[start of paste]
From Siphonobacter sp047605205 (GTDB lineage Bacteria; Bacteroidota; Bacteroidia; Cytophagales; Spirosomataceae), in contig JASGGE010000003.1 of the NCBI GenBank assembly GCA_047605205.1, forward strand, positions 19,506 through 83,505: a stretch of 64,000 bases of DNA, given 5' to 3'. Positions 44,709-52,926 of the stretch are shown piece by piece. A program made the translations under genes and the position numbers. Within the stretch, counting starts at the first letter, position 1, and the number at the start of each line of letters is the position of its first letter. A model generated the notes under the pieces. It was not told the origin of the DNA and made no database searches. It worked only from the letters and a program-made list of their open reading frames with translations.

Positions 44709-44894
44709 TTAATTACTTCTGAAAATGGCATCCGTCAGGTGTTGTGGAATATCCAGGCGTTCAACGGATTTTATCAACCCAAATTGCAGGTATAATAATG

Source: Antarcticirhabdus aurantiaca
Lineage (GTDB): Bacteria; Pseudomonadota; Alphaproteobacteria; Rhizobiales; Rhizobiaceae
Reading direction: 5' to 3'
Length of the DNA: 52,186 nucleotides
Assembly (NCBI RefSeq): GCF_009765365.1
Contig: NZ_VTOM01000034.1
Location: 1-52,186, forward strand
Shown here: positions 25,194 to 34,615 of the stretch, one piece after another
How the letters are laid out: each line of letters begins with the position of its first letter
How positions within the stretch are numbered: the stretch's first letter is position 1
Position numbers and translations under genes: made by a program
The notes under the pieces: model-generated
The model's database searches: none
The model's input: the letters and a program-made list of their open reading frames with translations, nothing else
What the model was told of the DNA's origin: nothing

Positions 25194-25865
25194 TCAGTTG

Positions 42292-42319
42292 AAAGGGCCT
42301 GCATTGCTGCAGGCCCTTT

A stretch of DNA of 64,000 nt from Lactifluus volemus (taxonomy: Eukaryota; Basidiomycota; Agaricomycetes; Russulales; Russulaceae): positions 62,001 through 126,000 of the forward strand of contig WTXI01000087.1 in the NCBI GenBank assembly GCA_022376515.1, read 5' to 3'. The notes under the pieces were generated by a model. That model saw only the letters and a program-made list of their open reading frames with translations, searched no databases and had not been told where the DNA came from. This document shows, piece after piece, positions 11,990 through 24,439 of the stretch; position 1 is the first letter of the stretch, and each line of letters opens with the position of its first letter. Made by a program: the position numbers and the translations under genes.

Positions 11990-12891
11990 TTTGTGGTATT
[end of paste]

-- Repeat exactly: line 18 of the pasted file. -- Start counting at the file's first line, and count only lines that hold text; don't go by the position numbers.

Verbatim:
What the model was told of the DNA's origin: nothing